borderline personality, borderline personality disorder, relationship, personality disorder, emotional abuse

Borderline Personality Relationships-are you in one?

Borderline Personality Relationships


Are you in a relationship with a person with Borderline Personality Disorder?

Have you had intense passion and intimate feelings for a person with high highs and low lows?

Does this sound familiar: obsessing about him/her, yet no matter what you do, you can’t seem please the person?

If this applies to you, read further to see if you are in a relationship with a “Borderline Personality.”

– Your partner swings from extremes like Dr. Jekyll and Mr. Hyde.

– one moment passionately loving you in a way that makes you feel very special and in the next moment attacking you, threatening you and even raging violently.

– Being blamed and criticized for everything wrong in the relationship to the point that you are afraid to reveal what you really think or feel. You feel like you are in a double bind: you’re dammed if you do and dammed if you don’t. If you ask for anything you are told your needs are wrong or not important.

– Feeling that if you want to keep the relationship you have to deny what you feel to the point that you have become confused about what you really feel. You feel like you’re loosing your grip on reality.  Just when you decide you  have had enough the Borderline will throw in some caring behavior to throw you off balance and keep you confused.

– When you try to leave the relationship the other person makes declarations of love and devotion or makes threats to you like “no one but me will ever love you.” Emotional abuse victims can be convinced that no one else could want them and they stay in abusive situations because they believe that if they leave they will just be alone forever.

– The abusing person seems to have an uncanny ability to know what you’re thinking and can see into you with such amazing accuracy that you feel special in some way when you are with them much of the time. Longing for these loving moments when you feel seen keep you in the relationship.

-Emotional abuse can be more damaging than psysical abuse because the insults, criticism and accusations chip away at the person’s self esteem and their very core until they blame themselves for the abuse and sometimes even cling to the abuser. Often the abuser in this type of relationship has Borderline Personality Disorder or Borderline Personality Traits.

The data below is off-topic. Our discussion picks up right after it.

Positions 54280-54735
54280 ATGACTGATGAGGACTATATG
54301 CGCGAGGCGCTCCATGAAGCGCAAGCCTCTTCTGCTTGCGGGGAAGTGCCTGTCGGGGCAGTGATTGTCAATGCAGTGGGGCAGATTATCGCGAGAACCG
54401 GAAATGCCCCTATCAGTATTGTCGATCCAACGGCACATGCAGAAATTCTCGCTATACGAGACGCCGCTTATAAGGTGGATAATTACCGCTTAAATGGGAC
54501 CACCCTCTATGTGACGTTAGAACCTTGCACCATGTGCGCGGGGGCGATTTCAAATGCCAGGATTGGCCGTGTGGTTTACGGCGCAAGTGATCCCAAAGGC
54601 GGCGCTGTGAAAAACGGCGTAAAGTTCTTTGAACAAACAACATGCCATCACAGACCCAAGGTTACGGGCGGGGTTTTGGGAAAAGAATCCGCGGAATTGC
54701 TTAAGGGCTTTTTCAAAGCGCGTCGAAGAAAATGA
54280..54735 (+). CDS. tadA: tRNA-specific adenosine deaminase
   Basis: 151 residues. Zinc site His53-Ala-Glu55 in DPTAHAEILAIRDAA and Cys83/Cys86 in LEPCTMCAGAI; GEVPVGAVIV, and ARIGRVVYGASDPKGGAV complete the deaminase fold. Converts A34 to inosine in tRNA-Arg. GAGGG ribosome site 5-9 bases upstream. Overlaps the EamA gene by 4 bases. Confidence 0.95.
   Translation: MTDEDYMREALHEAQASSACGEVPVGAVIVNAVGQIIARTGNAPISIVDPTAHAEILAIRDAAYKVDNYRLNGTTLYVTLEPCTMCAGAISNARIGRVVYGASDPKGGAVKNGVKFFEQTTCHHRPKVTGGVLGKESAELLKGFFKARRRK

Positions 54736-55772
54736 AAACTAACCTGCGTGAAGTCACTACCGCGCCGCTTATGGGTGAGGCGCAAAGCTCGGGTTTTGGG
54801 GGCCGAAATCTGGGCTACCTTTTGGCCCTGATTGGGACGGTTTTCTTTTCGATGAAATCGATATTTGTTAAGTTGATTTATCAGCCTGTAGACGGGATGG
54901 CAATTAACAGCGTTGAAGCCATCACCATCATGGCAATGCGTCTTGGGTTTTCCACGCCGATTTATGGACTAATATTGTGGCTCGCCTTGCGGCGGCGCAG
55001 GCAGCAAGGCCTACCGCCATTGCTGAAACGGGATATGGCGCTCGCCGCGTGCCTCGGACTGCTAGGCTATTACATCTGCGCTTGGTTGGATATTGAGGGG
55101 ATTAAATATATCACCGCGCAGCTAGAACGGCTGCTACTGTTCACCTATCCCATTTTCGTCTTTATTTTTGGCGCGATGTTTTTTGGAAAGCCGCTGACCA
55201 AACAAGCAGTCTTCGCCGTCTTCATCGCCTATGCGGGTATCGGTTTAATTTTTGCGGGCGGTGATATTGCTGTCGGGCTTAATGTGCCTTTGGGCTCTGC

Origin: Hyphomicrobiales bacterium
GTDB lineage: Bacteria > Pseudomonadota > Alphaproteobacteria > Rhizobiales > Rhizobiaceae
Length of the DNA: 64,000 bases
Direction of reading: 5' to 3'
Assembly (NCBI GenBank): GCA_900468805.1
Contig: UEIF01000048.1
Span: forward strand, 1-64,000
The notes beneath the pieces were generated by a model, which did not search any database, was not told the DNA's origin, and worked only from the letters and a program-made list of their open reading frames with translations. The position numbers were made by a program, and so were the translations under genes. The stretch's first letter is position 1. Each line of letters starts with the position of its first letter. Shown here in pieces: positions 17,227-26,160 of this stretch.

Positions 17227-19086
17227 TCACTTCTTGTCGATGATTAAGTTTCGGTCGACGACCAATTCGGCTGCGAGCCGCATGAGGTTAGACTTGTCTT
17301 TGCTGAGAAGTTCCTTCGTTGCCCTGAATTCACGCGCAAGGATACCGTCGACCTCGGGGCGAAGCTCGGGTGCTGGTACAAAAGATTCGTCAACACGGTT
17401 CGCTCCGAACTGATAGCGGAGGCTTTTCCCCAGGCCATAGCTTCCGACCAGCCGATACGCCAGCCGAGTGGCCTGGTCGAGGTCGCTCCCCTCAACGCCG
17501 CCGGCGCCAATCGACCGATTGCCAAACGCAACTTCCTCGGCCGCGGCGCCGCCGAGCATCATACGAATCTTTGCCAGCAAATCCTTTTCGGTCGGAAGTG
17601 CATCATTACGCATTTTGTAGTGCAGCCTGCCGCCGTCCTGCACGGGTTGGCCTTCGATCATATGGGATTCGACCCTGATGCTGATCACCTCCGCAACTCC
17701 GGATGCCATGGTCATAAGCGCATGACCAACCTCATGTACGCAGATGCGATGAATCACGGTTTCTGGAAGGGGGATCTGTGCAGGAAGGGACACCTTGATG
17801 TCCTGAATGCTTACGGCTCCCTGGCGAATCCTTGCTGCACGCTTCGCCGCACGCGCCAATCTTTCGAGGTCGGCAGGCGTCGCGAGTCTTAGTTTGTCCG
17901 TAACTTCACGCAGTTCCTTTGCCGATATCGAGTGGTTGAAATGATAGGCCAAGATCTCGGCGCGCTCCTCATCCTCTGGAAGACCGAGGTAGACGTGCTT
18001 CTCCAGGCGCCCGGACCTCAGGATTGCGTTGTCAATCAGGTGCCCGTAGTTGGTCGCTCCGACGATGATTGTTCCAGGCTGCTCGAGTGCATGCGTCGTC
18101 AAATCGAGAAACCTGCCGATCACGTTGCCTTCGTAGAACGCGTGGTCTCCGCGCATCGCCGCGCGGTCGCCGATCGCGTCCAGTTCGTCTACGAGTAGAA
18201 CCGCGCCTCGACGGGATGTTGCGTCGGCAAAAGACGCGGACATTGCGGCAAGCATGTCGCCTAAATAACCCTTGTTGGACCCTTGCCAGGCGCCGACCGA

Help is available


If you know anyone who is in a relationship like this please show them this article and let them know that they need help. Both people in an abusive relationship need help.  I work with couples in abusive relationships to show them what can be done to create a good relationship.  I also can give the person with BPD a referral to a therapist who is skilled in working with this issue.  Anyone who is truly committed to doing what it takes to change can change these destructive behaviors and learn how to have a good relationship.
EMDR

EMDR: A Powerful New Therapy for Healing Emotional Pain

EMDR was developed over 20 years ago…


It was used and tested mostly on Vietnam Veterans who were suffering from intrusive memories from the War. Since then, it has become increasingly popular, due to its ability to move the process of psychotherapy along at a swift pace. Not only does EMDR take the emotional charge off a traumatic event from the past: also, the meaning of that earlier event changes, leading to new self concepts and behaviors.

As the process evolved and became more widely used, therapists realized that they could use it on any troubling event or memoryfrom the past. in my private practice, I work with many “everyday traumas” that cause people to have limiting beliefs about themselves. A child is so vulnerable to its environment in the first 5 or 6 years, that it often gets messages from events about itself; for example…I’m too big/small, lazy, stupid, the “wrong sex”, and deficient in some way, don’t deserve love, am powerless, am a disappointment.

All of these beliefs make sense to the child’s mind, and they need to be explored and understood in that perspective before they can be released to make room for more realistic perspectives and beliefs about the self.

Why is EMDR Psychotherapy so effective in unearthing trauma, and the resulting self-limiting beliefs?

Bessel van der Kolk in discussing the research of Martin Teicher (Teicher etal, 1997) points out that with the new brain imaging technology, we have found that trauma, and the recalling of traumatic experiences occurs in the right hemisphere of the brain and to the exclusion of the left hemisphere. Regular “talking therapy”, without EMDR uses language to process memories. Given that the left hemisphere becomes inactive when a traumatic memory is recalled, it is understandable that verbal therapies have not been able to resolve many issues. Part of what EMDR does is to provide a non-verbal body focus, which seems to stimulate inter-hemispheric activity.

What Is EMDR Therapy?